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QATTAN M M AL MB BS FRCS(C); MANKTELOW, R T MD, FRCS(C); BOWEN, C V A MD, FRCS(C), MB, ChB
Obstetrics & Gynecology: August 1994
Original Article: PDF Only
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Objective: To determine the percentage of patients in whom carpal tunnel syndrome was induced by pregnancy, the presence of any risk factors causing persistent symptoms after delivery, and the outcome of surgical decompression in these patients.

Methods: We reviewed retrospectively the records of 100 consecutive women treated by carpal tunnel release in our unit from 1988-1991.

Results: Seven patients had the onset of hand symptoms during pregnancy. One patient was diabetic and worked as a machine operator, but none of the others had predisposing factors that could have led to persistent postpartum symptoms. The hand symptoms persisting after delivery initially required conservative treatment only. However, 2-16 years later, symptoms became severe enough to warrant surgical release of the carpal tunnel. All patients had resolution of symptoms after surgery.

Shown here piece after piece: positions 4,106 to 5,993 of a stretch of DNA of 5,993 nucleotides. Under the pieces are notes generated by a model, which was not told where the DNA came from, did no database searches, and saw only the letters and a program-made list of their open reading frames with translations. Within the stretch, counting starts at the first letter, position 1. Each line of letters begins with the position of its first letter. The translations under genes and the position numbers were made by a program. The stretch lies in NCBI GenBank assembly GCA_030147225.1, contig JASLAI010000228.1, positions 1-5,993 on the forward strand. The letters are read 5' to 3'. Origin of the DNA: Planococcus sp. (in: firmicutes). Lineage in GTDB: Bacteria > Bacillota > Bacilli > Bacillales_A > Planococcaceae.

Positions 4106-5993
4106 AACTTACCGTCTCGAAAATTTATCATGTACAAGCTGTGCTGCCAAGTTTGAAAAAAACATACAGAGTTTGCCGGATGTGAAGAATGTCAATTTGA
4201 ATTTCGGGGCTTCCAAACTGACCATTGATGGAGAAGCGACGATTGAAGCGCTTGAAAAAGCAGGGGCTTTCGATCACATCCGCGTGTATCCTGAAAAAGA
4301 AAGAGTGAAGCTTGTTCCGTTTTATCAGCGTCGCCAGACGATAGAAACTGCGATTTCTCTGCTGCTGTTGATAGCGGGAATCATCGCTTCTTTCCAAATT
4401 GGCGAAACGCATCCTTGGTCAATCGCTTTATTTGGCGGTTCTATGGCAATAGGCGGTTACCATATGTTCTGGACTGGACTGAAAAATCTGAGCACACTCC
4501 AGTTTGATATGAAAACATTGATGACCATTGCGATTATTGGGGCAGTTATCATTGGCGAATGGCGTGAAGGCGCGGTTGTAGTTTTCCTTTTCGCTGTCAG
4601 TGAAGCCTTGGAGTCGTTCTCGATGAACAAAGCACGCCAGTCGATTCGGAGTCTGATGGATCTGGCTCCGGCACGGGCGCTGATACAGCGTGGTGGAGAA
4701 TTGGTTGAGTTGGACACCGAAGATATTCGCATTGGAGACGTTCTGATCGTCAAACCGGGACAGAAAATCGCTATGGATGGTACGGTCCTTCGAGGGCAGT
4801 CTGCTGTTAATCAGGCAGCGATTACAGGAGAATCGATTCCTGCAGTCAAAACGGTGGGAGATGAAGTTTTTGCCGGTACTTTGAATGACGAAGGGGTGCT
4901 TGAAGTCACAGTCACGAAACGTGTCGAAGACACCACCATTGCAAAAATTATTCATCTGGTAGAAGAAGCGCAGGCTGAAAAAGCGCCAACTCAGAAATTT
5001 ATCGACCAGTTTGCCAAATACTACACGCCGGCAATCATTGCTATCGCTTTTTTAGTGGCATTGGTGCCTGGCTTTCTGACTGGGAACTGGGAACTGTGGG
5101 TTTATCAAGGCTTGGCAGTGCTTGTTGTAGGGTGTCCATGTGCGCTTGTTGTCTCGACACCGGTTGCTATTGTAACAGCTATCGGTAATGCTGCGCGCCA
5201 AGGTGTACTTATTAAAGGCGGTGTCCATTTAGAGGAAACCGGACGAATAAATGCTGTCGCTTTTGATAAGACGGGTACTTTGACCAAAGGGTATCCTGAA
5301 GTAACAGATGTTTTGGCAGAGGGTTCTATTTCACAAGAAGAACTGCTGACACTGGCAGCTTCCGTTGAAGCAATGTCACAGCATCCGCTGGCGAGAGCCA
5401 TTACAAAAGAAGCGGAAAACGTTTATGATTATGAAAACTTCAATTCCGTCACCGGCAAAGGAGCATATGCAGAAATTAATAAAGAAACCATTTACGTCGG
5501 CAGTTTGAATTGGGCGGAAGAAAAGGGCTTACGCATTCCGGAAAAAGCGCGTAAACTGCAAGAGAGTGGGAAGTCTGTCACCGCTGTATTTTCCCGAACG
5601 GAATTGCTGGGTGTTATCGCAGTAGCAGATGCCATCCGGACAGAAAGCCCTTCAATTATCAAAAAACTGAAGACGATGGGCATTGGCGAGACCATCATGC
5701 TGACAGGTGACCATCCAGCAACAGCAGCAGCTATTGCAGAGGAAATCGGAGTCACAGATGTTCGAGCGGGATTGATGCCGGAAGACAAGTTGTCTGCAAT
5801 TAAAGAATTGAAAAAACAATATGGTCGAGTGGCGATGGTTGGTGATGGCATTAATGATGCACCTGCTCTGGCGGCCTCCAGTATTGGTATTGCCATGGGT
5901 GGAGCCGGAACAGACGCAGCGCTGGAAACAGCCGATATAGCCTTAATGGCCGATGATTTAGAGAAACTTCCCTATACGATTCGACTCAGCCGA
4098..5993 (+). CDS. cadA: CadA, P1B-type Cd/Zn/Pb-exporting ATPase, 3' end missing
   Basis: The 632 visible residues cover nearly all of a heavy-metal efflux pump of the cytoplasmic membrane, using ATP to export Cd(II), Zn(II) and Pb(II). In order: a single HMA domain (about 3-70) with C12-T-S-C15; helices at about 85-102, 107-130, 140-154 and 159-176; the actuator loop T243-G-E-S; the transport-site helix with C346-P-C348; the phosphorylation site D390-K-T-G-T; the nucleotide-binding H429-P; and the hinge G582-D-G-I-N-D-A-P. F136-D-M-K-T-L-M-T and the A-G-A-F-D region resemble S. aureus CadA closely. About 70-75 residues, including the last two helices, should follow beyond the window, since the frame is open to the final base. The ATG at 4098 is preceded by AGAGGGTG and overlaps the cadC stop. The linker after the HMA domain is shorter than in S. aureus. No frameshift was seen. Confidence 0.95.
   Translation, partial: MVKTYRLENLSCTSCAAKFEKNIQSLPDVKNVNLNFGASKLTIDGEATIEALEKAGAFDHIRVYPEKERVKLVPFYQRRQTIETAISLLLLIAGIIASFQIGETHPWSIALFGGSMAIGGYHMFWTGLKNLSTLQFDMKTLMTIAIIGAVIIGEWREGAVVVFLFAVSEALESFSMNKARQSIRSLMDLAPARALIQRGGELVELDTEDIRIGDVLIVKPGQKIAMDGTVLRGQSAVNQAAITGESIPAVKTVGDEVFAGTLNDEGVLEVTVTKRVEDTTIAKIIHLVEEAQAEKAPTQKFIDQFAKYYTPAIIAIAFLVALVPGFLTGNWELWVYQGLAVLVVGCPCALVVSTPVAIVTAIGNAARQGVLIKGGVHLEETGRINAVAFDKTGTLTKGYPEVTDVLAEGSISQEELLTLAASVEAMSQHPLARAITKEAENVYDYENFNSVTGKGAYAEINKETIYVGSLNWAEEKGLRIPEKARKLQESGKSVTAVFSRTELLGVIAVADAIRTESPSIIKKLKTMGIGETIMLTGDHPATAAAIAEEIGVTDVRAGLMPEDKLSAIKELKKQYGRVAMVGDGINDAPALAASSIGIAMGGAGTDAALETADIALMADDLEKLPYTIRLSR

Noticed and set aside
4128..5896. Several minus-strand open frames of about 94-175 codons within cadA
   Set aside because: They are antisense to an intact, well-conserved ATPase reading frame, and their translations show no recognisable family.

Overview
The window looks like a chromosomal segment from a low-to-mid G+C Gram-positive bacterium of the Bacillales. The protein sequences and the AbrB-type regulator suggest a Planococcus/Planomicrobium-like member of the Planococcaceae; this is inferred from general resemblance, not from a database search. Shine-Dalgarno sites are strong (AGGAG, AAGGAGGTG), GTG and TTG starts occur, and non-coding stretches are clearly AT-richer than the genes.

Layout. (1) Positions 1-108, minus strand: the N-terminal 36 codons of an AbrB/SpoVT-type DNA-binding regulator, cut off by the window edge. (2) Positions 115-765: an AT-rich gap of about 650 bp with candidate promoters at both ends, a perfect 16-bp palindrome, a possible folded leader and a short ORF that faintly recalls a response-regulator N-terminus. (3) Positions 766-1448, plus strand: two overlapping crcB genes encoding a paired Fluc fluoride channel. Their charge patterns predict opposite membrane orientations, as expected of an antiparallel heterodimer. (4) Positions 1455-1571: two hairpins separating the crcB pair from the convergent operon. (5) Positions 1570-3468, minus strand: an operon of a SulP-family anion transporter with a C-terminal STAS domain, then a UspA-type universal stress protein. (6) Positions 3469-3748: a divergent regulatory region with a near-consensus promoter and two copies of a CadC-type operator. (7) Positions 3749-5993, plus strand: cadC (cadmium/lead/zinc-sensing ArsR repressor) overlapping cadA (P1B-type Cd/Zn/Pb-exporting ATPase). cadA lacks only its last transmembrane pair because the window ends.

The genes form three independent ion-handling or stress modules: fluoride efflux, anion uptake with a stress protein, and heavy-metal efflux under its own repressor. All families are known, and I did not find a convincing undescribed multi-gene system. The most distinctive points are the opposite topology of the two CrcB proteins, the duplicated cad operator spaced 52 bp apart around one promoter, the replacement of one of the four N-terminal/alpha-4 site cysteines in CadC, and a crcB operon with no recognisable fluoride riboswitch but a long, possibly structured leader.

Conclusion: Some patients with mild residual hand symptoms due to carpal tunnel syndrome may initially respond to conservative treatment, but 2-16 years later, symptoms may become severe enough to warrant surgical release. We recommend long-term follow-up of patients with residual postpartum hand symptoms.

© 1994 The American College of Obstetricians and Gynecologists